You’ve got a pretty eclectic catalogue, one minute you’re mixing M3gan, or Ice Age, the next you’re mixing the Michael J. Fox story, Still, which is a totally different kettle of fish. I guess they are totally different projects, in the sense of musicality and what the music is trying to do for that?
Yeah, they are. Michael J Fox was all overdubs, it’s like a drum set, guitars, organ, piano, bass, guitar, and a very small string ensemble, I think it was a quintet. And then we’ve got John’s film Migration that we did with Illumination (due for release in the UK in February 2024) and that was a huge fully orchestral score with tons of full orchestra strings and brass and winds and percussion. So yeah, it would be hard for me to use the same template on both of those scores.
It always helps to have an assistant to get me from point A to point B too, because I don’t want to spend a lot of my time prepping all of my stuff, and then just hoping that it sounds okay with the template that I have. I really lean on having an assistant to sit down and just start pushing the faders up.
It sounds like you thrive on difference, that if every day was the same, you’d get bored quite quickly. You enjoy jumping around between genres and different things. Would that be a good observation?
I think you’re completely right. I think the thrill of something new or just something changing – I want to hop around and do something different every time. I’m doing more films these days, and I will hopefully always continue to do film scores, but I want to do pop music too, I want to do country music, I want to do hip hop music to the best of my ability for the rest of my career.
I love to jump around and try different things and always keep it a little different. Every time I mix something, I always look back at it after the project and feel like it’s probably one of the worst mixes I’ve ever done.
Are you your own worst critic then?
Oh, probably so, yeah. In my professional life and probably in my personal life as well.
Do you watch the stuff you make, or is it too hard?
Oh yeah, I always watch it, because I have to judge it afterwards and I have to know what was working and what wasn’t working. It’s like with a sci-fi film, they’ll say, ‘I really want to hear the blinking of that doll’s eyes or something’, and you’re like, ‘well, there’s great music going on there. Why are we ducking the music so we can hear the thing at this rep?’ Then they pull the music down and you’re like, ‘Oh, if I could have anticipated that they were going to pull the music down there in that section, then maybe I would have pushed up the snare drum a little bit there because now I feel like I’m losing a little bit of energy or something like that.’ So I always have to listen.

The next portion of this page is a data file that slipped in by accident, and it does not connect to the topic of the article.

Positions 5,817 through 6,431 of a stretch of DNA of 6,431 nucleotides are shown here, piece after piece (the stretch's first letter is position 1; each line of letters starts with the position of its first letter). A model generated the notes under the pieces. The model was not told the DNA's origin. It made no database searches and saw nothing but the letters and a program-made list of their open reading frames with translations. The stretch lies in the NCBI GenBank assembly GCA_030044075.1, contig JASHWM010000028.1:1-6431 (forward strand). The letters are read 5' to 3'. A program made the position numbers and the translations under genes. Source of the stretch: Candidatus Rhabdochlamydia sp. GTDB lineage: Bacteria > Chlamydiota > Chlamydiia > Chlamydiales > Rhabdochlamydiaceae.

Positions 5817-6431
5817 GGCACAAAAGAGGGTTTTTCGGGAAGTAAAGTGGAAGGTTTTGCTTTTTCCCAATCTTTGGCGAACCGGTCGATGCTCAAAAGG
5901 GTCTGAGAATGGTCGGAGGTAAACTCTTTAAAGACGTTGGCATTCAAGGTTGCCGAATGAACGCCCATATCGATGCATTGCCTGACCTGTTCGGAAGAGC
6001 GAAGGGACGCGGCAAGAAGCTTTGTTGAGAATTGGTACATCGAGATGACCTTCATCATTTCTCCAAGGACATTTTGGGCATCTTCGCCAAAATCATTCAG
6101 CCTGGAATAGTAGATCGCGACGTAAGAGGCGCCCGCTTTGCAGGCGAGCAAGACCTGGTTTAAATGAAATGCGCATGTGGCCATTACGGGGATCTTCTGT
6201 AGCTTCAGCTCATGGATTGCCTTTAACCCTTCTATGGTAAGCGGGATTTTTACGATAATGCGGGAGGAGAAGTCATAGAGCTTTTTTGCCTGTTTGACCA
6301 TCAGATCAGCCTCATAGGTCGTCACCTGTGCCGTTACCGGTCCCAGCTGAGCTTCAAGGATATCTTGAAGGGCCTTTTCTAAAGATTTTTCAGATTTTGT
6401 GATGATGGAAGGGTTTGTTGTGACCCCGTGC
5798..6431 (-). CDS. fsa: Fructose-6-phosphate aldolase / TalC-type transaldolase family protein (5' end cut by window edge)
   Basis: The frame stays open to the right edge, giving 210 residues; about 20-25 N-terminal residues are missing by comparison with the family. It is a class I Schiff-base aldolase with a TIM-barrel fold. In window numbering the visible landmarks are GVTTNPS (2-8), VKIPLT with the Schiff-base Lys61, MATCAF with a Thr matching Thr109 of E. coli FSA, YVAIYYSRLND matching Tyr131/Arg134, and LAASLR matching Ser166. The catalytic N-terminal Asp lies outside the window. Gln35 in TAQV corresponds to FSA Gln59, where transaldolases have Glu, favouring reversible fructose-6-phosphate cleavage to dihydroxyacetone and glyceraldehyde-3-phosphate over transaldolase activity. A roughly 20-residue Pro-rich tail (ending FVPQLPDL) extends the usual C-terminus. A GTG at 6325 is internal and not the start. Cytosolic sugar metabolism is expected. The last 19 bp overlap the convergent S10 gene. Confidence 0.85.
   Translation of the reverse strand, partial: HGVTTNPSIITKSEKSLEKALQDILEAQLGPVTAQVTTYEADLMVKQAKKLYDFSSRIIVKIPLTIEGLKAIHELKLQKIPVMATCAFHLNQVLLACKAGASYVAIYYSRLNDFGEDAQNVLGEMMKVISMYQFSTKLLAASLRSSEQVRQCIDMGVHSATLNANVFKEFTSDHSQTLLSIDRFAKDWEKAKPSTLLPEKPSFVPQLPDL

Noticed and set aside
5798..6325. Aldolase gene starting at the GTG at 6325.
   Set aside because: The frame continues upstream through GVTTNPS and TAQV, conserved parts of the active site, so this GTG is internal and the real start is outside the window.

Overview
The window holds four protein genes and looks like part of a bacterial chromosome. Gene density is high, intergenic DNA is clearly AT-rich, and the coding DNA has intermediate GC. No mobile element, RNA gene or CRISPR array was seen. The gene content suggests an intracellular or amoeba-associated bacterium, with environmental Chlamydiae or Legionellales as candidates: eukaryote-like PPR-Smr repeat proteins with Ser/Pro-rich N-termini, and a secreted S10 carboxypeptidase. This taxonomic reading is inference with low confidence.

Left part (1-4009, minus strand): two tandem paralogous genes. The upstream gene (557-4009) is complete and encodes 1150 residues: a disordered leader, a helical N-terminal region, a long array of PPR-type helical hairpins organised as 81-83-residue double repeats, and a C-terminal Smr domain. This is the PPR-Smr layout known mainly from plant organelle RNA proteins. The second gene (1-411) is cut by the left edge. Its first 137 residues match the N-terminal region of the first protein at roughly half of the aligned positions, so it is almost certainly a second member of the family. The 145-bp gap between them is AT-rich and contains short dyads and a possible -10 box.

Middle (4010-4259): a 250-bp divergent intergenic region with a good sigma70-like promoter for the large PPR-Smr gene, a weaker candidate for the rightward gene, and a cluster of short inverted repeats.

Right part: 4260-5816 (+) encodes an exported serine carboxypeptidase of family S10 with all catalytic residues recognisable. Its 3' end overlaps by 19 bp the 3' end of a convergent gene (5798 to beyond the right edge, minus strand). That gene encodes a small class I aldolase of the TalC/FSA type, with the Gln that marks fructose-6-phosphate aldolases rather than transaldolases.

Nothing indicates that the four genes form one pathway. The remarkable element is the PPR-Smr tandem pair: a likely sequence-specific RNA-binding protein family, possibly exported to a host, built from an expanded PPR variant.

Do you think you’re in the wrong part of the cycle then, in a sense? Do you feel like you should be further down the food chain?
Maybe, it’d be a dream to score and mix a film, and maybe one day I’ll get there once I have the influence.
What’s interesting is, in the movie world, the streaming service can mess up the sound of your mix. The movie theatre can. How often do you really hear what you mixed the way you heard it?
There’s all of these guidelines from Dolby and whoever certifies. You go to any theatre and it sounds different, either because of the acoustics or because of the speakers they’re using, or because of the layout of the room of where you’re sitting, or the way that the room is tuned or not tuned or calibrated or not calibrated. I’ve been able to get invited to screenings for the last preview for certain films and that’s always educational because I get to sit in the room with the producers and the composer, the sound effects editor and the re-recording mixer and get to talk to everybody and ask them what they thought of the music. What could I have done that would have made this better? What did you have to do to do this, or did you do any processing to it? Usually there’s no processing done, I’m fairly happy that people don’t feel like they have to EQ my stuff after I send it to them to make it work with the film.
It’s always education. It’s kind of like mixing music and everybody goes out to their car to listen to their music to make sure it’s not going to get screwed up in the real world. Everybody has to listen to it on headphones or something to hear how people are going to hear it in the AirPods or something like that.
Is imposter syndrome part of the perfection thing for you?
Oh yeah, definitely. I feel like I don’t know what I’m doing most of the time. I’ll get caught out and then that’ll be the end of me.